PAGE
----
Today, statues of saints have been erected outside of the walls of the ruins.

 

GATEWAY TO TAAL VOLCANO

While the town of Talisay is the default gateway, loading hundreds of visitors onto boats for a visit to the volcano island, the town of Nicolas lays claim to being the real gateway. They are the closest to the volcano, about 3-4 kilometers away, and a mere 30 minute boat ride.

The promenade that the town has built around the lake draws visitors for a view of the lake, the volcano, and Mt. Maculot on the background.

 

 

 

 

OTHER THINGS TO DO IN SAN NICOLAS

Other than taking a boat ride and trekking Taal, here are two interesting things to do in San Nicolas.

Have lunch at the local restaurant serving the very rare maliputo, a fish species caught only in Taal Lake. On one visit, I had one cooked two ways (a portion was grilled, the other portion made into sinigang). And the famous tawilis. Unfortunately, they do not have these everyday. Try your luck.

(photo taken by my friend Bobby Taron)

 

BIRD SANCTUARY 

(photo taken by my friend Bobby Taron)

I did not experience this myself. But the tourism poster at the maliputo place indicated that this is a special attraction in San Nicolas.

 

 

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Kalinga to Abra : Extreme Roadtrip

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This is a route I will advise the faint-hearted not to take. There are no phone signals in 85% of the route, the roads are non-existent in many parts, necessitating traversing thru narrow, muddy  edge-of-mountain roads. There are many stretches where the concrete roads are still good, but they suddenly disappear after the trip, one will remember only the narrow, muddy terrain.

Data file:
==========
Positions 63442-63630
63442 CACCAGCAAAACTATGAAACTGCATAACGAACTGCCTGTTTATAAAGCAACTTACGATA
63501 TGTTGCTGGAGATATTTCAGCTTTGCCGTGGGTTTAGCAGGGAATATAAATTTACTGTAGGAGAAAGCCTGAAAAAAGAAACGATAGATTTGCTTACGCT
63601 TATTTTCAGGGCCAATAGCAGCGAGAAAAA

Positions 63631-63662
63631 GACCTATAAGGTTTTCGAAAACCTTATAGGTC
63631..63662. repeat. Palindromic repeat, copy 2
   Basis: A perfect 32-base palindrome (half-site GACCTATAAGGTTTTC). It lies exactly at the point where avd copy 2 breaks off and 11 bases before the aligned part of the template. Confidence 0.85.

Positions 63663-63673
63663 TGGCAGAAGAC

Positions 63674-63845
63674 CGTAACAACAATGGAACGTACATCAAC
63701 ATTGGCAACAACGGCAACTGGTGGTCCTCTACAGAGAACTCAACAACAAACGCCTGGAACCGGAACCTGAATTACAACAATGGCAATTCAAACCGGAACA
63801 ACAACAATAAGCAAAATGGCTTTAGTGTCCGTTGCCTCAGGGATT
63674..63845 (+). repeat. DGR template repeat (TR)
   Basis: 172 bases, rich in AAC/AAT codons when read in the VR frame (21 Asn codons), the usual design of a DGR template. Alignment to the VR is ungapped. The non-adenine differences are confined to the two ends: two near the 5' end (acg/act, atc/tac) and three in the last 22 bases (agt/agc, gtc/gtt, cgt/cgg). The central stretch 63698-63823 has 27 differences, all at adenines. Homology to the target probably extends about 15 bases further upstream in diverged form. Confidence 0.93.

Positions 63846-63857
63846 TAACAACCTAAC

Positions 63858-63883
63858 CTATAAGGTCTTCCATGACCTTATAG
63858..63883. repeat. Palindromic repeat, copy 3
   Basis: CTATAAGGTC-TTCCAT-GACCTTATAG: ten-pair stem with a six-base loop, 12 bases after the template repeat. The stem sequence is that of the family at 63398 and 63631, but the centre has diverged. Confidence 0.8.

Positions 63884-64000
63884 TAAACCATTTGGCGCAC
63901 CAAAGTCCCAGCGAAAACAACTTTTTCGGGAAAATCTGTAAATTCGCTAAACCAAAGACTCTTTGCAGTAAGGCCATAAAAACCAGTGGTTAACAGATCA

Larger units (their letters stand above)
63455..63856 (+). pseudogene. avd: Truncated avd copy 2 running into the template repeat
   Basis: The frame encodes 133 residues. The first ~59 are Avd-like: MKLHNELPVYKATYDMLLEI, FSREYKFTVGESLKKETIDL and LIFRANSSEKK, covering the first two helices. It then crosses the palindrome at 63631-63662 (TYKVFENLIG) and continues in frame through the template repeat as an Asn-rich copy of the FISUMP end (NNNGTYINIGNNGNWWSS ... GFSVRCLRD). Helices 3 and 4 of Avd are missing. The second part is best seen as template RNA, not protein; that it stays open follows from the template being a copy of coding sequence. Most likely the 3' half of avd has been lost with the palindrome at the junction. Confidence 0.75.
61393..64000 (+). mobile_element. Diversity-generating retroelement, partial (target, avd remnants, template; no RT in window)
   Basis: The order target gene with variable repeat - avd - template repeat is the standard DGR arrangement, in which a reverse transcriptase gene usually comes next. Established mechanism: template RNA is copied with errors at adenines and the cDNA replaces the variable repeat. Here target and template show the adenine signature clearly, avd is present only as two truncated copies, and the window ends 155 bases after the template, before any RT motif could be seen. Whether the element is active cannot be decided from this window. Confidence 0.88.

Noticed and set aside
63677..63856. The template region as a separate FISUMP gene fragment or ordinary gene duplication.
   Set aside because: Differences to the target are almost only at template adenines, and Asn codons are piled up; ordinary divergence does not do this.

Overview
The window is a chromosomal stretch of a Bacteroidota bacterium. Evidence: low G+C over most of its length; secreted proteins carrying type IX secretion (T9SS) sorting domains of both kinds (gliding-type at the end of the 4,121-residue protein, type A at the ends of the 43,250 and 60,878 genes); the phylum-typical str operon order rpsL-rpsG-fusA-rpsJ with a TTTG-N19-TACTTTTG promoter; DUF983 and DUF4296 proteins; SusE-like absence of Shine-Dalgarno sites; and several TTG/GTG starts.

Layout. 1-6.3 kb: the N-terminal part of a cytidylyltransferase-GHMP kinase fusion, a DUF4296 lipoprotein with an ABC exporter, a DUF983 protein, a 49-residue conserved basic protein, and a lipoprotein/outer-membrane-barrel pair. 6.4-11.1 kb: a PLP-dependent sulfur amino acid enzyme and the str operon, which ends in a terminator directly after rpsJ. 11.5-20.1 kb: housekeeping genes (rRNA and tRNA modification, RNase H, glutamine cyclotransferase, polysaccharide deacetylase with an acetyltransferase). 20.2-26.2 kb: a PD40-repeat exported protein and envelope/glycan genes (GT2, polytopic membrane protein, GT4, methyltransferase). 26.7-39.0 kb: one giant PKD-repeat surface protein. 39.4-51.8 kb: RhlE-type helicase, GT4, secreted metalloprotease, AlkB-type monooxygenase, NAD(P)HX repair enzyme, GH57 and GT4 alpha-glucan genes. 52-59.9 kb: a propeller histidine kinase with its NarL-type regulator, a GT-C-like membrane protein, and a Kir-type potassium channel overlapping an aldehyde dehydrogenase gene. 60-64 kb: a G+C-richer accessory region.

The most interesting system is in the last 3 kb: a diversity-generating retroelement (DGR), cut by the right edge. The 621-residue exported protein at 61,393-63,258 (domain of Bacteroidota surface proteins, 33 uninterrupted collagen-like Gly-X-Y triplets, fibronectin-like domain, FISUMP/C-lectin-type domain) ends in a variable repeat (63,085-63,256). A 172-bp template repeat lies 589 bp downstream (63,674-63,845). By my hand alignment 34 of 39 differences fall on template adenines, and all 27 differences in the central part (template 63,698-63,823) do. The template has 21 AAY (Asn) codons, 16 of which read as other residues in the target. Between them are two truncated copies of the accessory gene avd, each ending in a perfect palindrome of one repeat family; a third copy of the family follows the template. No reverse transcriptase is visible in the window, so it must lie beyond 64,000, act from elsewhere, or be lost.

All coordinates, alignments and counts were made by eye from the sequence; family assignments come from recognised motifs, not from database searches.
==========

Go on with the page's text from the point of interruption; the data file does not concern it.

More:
Kalinga and Abra are two provinces within the Cordillera Administrative Region, which also includes Apayao, Benguet, Ifugao, and Mountain Province.


The Cordillera Administrative Region encompasses most of the Central Cordillera, the largest mountain range in the country, occupying half of Northern Luzon.  It is both the highest and the single largest mass of mountains in the entire Philippine archipelago.Because of its mountainous topography the region has been referred to as the “Watershed Cradle of North Luzon”

The only landlocked region in the country, it is bordered by the the Ilocos region in the west and southwest,  by the Cagayan Valley  on the north, east,  by Isabela in the southeast, and by Pangasinan and Nueva Vizcaya  in the south. It is the least populated region in the country, and is home to numerous indigenous tribes such as the Kalingan, Isneg, Tinggian, Ifugaos, Kankanaeys, Ibaloy, Bontoc, Bago, Illian, Baliwon and many others. Collectively they are called Igorots.

But despite being centrally located between between the much-visited Ilocos Region and the high-tourist-traffic Cagayan Valley which is popular for centuries old churches and exotic beaches , the provinces in the Cordilleras have limited entry points from neighboring towns and cities due to its topographic configuration mostly of steep slopes and mountain ranges. Abra is accessed via Vigan, Benguet via La Union, Apayao, Kalinga, and Mountain province via the eastern Cagayan Valley and Isabela.